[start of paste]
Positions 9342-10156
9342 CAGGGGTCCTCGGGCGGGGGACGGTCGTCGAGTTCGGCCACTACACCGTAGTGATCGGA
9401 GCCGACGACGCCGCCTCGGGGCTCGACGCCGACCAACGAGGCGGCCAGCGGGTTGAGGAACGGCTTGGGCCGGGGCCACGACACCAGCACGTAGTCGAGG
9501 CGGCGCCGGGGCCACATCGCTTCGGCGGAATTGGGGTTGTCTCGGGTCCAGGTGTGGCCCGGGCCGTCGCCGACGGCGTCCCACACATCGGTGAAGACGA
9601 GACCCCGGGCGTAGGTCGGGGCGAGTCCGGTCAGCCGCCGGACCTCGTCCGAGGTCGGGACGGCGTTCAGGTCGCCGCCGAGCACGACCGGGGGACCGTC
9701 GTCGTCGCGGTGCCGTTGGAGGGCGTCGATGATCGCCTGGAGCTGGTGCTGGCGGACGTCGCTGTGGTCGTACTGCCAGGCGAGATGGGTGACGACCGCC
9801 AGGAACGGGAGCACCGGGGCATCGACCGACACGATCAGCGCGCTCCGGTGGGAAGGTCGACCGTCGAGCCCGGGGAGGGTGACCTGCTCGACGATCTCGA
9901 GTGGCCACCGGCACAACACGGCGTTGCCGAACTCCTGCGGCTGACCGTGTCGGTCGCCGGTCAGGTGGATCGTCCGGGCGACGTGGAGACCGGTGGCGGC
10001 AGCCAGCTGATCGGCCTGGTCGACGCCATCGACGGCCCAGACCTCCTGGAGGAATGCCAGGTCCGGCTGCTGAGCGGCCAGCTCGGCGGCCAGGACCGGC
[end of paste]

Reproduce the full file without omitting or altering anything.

Positions 9342-10156
9342 CAGGGGTCCTCGGGCGGGGGACGGTCGTCGAGTTCGGCCACTACACCGTAGTGATCGGA
9401 GCCGACGACGCCGCCTCGGGGCTCGACGCCGACCAACGAGGCGGCCAGCGGGTTGAGGAACGGCTTGGGCCGGGGCCACGACACCAGCACGTAGTCGAGG
9501 CGGCGCCGGGGCCACATCGCTTCGGCGGAATTGGGGTTGTCTCGGGTCCAGGTGTGGCCCGGGCCGTCGCCGACGGCGTCCCACACATCGGTGAAGACGA
9601 GACCCCGGGCGTAGGTCGGGGCGAGTCCGGTCAGCCGCCGGACCTCGTCCGAGGTCGGGACGGCGTTCAGGTCGCCGCCGAGCACGACCGGGGGACCGTC
9701 GTCGTCGCGGTGCCGTTGGAGGGCGTCGATGATCGCCTGGAGCTGGTGCTGGCGGACGTCGCTGTGGTCGTACTGCCAGGCGAGATGGGTGACGACCGCC
9801 AGGAACGGGAGCACCGGGGCATCGACCGACACGATCAGCGCGCTCCGGTGGGAAGGTCGACCGTCGAGCCCGGGGAGGGTGACCTGCTCGACGATCTCGA
9901 GTGGCCACCGGCACAACACGGCGTTGCCGAACTCCTGCGGCTGACCGTGTCGGTCGCCGGTCAGGTGGATCGTCCGGGCGACGTGGAGACCGGTGGCGGC
10001 AGCCAGCTGATCGGCCTGGTCGACGCCATCGACGGCCCAGACCTCCTGGAGGAATGCCAGGTCCGGCTGCTGAGCGGCCAGCTCGGCGGCCAGGACCGGC